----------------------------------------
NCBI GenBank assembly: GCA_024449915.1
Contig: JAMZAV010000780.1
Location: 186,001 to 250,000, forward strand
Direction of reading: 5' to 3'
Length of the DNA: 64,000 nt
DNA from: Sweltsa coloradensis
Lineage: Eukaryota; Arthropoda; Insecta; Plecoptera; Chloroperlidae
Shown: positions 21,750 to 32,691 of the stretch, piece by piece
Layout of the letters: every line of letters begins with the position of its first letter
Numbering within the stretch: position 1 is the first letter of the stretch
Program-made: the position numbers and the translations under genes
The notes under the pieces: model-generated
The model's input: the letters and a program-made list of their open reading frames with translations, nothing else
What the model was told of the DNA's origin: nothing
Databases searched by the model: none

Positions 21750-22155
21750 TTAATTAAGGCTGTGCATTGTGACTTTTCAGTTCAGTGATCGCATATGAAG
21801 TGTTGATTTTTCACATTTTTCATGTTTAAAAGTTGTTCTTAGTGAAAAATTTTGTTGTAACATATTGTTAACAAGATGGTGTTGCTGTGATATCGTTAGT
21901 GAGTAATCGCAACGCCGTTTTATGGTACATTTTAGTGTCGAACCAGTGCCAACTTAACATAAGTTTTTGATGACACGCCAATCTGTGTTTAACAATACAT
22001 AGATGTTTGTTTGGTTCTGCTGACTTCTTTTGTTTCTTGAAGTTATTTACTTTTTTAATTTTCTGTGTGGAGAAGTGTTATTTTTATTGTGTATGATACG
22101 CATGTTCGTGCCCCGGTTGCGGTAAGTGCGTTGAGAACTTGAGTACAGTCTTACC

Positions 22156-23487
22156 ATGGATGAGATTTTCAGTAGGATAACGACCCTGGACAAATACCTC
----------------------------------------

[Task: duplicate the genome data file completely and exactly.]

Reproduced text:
NCBI GenBank assembly: GCA_024449915.1
Contig: JAMZAV010000780.1
Location: 186,001 to 250,000, forward strand
Direction of reading: 5' to 3'
Length of the DNA: 64,000 nt
DNA from: Sweltsa coloradensis
Lineage: Eukaryota; Arthropoda; Insecta; Plecoptera; Chloroperlidae
Shown: positions 21,750 to 32,691 of the stretch, piece by piece
Layout of the letters: every line of letters begins with the position of its first letter
Numbering within the stretch: position 1 is the first letter of the stretch
Program-made: the position numbers and the translations under genes
The notes under the pieces: model-generated
The model's input: the letters and a program-made list of their open reading frames with translations, nothing else
What the model was told of the DNA's origin: nothing
Databases searched by the model: none

Positions 21750-22155
21750 TTAATTAAGGCTGTGCATTGTGACTTTTCAGTTCAGTGATCGCATATGAAG
21801 TGTTGATTTTTCACATTTTTCATGTTTAAAAGTTGTTCTTAGTGAAAAATTTTGTTGTAACATATTGTTAACAAGATGGTGTTGCTGTGATATCGTTAGT
21901 GAGTAATCGCAACGCCGTTTTATGGTACATTTTAGTGTCGAACCAGTGCCAACTTAACATAAGTTTTTGATGACACGCCAATCTGTGTTTAACAATACAT
22001 AGATGTTTGTTTGGTTCTGCTGACTTCTTTTGTTTCTTGAAGTTATTTACTTTTTTAATTTTCTGTGTGGAGAAGTGTTATTTTTATTGTGTATGATACG
22101 CATGTTCGTGCCCCGGTTGCGGTAAGTGCGTTGAGAACTTGAGTACAGTCTTACC

Positions 22156-23487
22156 ATGGATGAGATTTTCAGTAGGATAACGACCCTGGACAAATACCTC